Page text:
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In speech to European Rabbis, Pope condemns anti-Semitism

VATICAN-POPE-PRAYER-PEACE-SYNOD2023

Antoine Mekary | ALETEIA

I.Media - Isabella H. de Carvalho - published on 11/07/23

While lamenting the Holy Land violence, he observes that Catholic-Jewish dialogue is more than "interreligious dialogue" -- it is "family dialogue."

“The spread of anti-Semitic demonstrations, which I strongly condemn, is […] of great concern,” Pope Francis wrote to a delegation from the Conference of European Rabbis, which he met at the Vatican on November 6, 2023. The speech that the Pontiff had prepared was handed out to the participants, rather than read aloud, as he said he was not feeling well

“My first thought and prayer goes, above all else, to everything that has happened in the last few weeks,” the Pope wrote in his speech without directly mentioning Israel or Palestine. “Yet again violence and war have erupted in that Land blessed by the Most High, which seems continually assailed by the vileness of hatred and the deadly clash of weapons.” 

At the beginning of the meeting the soon-to-be 87-year-old Pontiff told his audience that he preferred to hand out his speech as he was “not feeling well.” The prepared text was published by the Holy See Press Office, which further explained that Pope Francis had “a bit of a cold” and had wanted to “greet the European Rabbis individually.”

Founded in 1956, the Conference of European Rabbis (CER) is an Orthodox rabbinical alliance that brings together more than 700 religious leaders from Europe’s main synagogue communities, according to its website.

The importance of dialogue

In his speech, the Pontiff reminded his fellow religious leaders that they are all “called to build fraternity and open paths of reconciliation for all and before all, in the name of the Almighty” in this time period marked by “violence and destruction.”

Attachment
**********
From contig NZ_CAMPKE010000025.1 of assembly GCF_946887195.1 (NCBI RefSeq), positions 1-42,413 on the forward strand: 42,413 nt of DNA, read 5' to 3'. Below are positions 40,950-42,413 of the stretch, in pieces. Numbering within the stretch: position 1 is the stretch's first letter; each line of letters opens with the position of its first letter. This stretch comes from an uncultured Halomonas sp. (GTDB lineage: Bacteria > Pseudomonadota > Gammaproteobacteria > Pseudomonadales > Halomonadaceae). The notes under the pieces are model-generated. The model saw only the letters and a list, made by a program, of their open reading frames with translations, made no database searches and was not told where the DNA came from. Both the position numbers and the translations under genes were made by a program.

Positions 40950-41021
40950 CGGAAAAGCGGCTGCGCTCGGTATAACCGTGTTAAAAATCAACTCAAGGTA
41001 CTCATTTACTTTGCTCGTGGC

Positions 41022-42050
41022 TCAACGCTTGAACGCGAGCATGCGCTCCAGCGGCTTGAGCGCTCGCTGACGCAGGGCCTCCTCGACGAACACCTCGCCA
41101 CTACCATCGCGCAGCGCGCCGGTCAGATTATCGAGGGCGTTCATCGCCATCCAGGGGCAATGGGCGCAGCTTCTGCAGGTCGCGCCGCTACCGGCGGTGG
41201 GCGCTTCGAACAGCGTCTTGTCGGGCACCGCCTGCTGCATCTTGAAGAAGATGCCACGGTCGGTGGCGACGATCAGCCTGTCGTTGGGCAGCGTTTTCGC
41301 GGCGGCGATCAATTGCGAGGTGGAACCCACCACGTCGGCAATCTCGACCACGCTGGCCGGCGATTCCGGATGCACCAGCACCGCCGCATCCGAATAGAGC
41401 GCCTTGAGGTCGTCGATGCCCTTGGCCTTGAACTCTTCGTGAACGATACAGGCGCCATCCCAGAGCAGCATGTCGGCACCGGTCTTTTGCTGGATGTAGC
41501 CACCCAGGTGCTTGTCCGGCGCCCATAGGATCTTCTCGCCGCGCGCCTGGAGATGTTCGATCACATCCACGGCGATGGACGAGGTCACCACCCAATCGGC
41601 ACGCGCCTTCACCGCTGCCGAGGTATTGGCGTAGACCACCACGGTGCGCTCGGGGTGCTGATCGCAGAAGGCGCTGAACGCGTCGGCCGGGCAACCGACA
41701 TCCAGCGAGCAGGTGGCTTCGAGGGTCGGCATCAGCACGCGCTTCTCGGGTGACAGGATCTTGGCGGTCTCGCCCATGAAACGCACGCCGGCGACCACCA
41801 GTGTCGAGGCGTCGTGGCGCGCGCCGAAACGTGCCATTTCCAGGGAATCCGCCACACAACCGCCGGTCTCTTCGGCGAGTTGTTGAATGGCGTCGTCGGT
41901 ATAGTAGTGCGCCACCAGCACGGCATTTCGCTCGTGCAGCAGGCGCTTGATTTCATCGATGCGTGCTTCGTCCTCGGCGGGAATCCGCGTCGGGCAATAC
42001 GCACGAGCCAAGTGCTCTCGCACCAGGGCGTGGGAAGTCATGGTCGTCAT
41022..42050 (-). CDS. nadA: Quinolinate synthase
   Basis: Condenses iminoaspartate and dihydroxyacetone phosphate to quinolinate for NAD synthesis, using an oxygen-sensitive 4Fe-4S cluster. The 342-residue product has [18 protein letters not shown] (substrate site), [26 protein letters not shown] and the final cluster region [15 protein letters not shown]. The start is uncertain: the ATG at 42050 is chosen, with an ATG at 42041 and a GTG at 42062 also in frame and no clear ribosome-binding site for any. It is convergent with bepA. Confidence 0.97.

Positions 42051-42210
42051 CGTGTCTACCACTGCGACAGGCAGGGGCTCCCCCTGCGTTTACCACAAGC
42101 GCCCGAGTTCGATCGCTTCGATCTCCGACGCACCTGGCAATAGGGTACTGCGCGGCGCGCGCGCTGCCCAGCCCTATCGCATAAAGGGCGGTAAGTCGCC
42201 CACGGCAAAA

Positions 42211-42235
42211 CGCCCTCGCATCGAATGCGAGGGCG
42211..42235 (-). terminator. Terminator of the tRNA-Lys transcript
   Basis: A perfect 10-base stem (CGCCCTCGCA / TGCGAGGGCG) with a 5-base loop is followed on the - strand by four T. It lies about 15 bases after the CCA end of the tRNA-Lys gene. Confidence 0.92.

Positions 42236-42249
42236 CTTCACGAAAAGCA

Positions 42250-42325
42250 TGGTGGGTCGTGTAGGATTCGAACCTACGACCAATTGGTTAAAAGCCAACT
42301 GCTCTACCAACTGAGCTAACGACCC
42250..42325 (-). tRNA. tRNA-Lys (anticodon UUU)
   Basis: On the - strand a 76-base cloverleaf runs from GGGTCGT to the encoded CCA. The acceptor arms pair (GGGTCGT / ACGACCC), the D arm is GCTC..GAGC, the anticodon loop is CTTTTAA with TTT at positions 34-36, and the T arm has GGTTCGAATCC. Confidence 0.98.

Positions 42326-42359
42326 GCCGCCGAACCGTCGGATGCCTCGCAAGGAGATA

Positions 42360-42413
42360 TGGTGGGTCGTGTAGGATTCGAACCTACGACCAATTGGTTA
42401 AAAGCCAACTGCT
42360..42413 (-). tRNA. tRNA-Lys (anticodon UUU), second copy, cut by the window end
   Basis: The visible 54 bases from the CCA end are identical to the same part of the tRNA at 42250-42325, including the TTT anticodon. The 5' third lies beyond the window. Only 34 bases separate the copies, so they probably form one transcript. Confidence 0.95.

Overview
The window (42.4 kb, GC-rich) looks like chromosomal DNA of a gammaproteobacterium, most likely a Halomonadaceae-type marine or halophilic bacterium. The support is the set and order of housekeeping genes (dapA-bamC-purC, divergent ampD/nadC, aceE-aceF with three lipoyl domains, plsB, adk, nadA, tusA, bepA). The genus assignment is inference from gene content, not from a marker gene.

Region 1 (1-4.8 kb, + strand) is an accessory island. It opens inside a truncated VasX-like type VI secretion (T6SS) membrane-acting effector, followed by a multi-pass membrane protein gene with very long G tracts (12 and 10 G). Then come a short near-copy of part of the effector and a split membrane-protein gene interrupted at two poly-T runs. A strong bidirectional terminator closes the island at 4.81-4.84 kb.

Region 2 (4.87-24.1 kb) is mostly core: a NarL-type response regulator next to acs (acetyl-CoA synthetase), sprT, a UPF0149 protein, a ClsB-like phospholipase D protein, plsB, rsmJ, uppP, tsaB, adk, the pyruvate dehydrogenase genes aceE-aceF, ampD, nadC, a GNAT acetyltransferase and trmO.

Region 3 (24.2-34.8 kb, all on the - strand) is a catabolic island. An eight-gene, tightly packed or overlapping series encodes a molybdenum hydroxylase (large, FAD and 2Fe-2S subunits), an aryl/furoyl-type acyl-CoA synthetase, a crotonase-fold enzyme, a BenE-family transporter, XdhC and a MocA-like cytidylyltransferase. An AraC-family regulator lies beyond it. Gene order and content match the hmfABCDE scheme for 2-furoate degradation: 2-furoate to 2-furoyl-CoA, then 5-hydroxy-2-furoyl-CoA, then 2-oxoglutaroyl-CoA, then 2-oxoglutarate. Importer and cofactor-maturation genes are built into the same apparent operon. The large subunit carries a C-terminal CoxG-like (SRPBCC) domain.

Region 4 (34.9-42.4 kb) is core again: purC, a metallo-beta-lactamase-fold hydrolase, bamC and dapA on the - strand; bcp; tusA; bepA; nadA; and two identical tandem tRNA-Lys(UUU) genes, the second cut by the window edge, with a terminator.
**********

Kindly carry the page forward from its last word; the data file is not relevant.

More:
“Not weapons, not terrorism, not war, but compassion, justice, and dialogue are the fitting means for building peace,” the Pope wrote.

The Pontiff explained that human beings “find their fulfillment in the weaving of social relationships” and are thus “dialogue itself.”

“Poised between heaven and earth, it is only in dialogue with the transcendent One and with our brothers and sisters who accompany us that we can understand and mature,” he wrote. 

“The Word of the Most High is the light that illumines the paths of life (cf. Ps 119:105): It directs our own steps to the search for our neighbor, to acceptance and to patience; certainly not to the brusque passion of vengeance and the folly of bitter hatred.” 

Jewish-Christian relations are especially important

“The dialogue with Judaism is particularly important for us Christians, because we have Jewish roots,” the Pope emphasized. “We need Judaism to understand ourselves better. […] One could say that ours is more than an interreligious dialogue. It is a family dialogue.” 

Citing John Paul II’s speech during his visit to the Synagogue of Rome in 1986, Francis said Jews are “’our beloved brothers,’ ‘our older brothers.’”

“Dear brothers, we are linked to each other before the one God; together we are called to bear witness to his word with our dialogue and to his peace with our actions,” the Pope concluded. 

Tags:
JudaismPope FrancisVatican
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